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01.12.2016 | Research | Ausgabe 1/2016 Open Access

Radiation Oncology 1/2016

Optimal number of atlases and label fusion for automatic multi-atlas-based brachial plexus contouring in radiotherapy treatment planning

Zeitschrift:
Radiation Oncology > Ausgabe 1/2016
Autoren:
Joris Van de Velde, Johan Wouters, Tom Vercauteren, Werner De Gersem, Eric Achten, Wilfried De Neve, Tom Van Hoof
Wichtige Hinweise
Johan Wouters shared first author.

Competing interests

The authors declare that they have no competing interests.

Authors’ contributions

JVDV and JW contributed to the conception and design, acquisition of data and analysis, interpretation of data and drafting of the manuscript. TV was involved in the acquisition of the data, software development and drafting of the manuscript. WDS was involved in the acquisition of the data, software development and drafting of the manuscript. EA contributed to the conception and design and drafting of the manuscript. WDN contributed to the conception and design and drafting of the manuscript. TVH coordinated the investigation, was involved in the acquisition of data and analysis, interpretation of data and drafting of the manuscript. All authors read and approved the final manuscript.

Abstract

Background

The present study aimed to define the optimal number of atlases for automatic multi-atlas-based brachial plexus (BP) segmentation and to compare Simultaneous Truth and Performance Level Estimation (STAPLE) label fusion with Patch label fusion using the ADMIRE® software. The accuracy of the autosegmentations was measured by comparing all of the generated autosegmentations with the anatomically validated gold standard segmentations that were developed using cadavers.

Materials and methods

Twelve cadaver computed tomography (CT) atlases were used for automatic multi-atlas-based segmentation. To determine the optimal number of atlases, one atlas was selected as a patient and the 11 remaining atlases were registered onto this patient using a deformable image registration algorithm. Next, label fusion was performed by using every possible combination of 2 to 11 atlases, once using STAPLE and once using Patch. This procedure was repeated for every atlas as a patient.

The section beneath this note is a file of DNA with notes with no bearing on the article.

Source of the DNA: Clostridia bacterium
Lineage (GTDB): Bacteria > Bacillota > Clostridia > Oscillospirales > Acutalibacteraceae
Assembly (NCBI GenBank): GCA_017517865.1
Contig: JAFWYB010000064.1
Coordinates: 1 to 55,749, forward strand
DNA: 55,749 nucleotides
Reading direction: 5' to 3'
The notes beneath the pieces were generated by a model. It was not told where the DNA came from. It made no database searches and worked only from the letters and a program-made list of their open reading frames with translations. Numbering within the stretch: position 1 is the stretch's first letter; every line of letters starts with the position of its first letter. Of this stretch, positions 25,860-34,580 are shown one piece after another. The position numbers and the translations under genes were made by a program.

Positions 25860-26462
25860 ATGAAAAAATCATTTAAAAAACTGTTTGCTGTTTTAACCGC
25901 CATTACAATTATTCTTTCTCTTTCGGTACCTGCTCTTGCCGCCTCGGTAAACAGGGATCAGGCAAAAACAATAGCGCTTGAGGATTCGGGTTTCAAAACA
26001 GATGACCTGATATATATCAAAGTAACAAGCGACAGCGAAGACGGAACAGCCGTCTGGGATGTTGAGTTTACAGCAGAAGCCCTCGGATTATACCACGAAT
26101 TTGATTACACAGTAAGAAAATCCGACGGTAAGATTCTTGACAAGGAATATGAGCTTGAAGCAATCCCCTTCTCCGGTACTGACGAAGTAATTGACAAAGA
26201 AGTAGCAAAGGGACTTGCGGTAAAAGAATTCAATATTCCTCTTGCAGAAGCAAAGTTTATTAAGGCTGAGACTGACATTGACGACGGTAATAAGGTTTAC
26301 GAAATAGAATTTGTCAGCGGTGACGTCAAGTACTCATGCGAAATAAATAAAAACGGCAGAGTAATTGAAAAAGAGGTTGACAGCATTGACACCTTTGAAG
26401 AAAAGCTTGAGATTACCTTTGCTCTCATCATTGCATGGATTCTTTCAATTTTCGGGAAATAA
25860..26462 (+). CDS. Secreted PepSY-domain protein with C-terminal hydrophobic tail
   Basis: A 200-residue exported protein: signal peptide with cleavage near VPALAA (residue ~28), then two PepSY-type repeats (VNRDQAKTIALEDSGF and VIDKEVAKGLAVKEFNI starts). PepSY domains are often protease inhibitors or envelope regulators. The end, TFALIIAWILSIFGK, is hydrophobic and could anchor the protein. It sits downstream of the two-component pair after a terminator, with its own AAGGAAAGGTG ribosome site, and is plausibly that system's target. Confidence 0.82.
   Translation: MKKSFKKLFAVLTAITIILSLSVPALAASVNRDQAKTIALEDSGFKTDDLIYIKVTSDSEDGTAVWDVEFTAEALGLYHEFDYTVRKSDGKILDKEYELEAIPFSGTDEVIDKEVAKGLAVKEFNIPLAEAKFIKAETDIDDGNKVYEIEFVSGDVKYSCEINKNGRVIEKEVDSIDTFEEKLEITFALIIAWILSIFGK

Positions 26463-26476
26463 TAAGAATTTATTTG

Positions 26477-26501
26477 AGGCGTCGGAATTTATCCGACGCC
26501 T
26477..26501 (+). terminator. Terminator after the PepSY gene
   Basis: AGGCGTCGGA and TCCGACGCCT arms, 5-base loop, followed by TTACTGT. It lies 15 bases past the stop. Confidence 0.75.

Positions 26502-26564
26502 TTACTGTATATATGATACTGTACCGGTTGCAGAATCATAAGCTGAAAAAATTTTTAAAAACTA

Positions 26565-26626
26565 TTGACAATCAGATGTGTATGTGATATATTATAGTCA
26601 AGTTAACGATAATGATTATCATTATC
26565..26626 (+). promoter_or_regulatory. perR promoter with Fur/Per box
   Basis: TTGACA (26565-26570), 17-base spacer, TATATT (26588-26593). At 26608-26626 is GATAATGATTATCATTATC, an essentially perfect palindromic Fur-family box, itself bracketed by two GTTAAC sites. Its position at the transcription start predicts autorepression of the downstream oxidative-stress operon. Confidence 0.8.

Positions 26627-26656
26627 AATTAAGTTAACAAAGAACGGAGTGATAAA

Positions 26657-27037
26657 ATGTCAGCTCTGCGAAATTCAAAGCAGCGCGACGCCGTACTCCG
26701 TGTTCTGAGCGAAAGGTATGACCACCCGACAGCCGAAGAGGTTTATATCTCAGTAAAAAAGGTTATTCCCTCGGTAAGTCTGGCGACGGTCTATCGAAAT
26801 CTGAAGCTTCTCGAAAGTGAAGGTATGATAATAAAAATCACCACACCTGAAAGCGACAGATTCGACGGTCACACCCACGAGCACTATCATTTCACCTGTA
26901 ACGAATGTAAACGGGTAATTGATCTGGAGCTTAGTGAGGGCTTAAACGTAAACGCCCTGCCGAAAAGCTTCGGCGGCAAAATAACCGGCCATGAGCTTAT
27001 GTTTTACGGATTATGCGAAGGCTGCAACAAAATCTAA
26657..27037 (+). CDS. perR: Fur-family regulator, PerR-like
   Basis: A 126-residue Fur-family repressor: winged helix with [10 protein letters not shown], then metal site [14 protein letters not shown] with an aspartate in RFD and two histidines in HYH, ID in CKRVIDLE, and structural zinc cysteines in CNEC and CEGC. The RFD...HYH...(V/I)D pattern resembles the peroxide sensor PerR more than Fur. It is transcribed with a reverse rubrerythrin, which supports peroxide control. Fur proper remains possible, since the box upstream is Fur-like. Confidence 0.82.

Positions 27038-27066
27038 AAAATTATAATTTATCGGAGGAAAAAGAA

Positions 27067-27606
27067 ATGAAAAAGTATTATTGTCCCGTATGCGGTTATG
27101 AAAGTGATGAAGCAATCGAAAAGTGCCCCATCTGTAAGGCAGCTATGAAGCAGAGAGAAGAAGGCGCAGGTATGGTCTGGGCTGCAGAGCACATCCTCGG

The similarity of the generated automatic BP segmentations and the gold standard segmentation was measured by calculating the average Dice similarity (DSC), Jaccard (JI) and True positive rate (TPR) for each number of atlases. These similarity indices were compared for the different number of atlases using an equivalence trial and for the two label fusion groups using an independent sample-t test.

Results

DSC’s and JI’s were highest when using nine atlases with both STAPLE (average DSC = 0,532; JI = 0,369) and Patch (average DSC = 0,530; JI = 0,370). When comparing both label fusion algorithms using 9 atlases for both, DSC and JI values were not significantly different. However, significantly higher TPR values were achieved in favour of STAPLE (p < 0,001). When fewer than four atlases were used, STAPLE produced significantly lower DSC, JI and TPR values than did Patch (p = 0,0048).

Conclusions

Using 9 atlases with STAPLE label fusion resulted in the most accurate BP autosegmentations (average DSC = 0,532; JI = 0,369 and TPR = 0,760). Only when using fewer than four atlases did the Patch label fusion results in a significantly more accurate autosegmentation than STAPLE.
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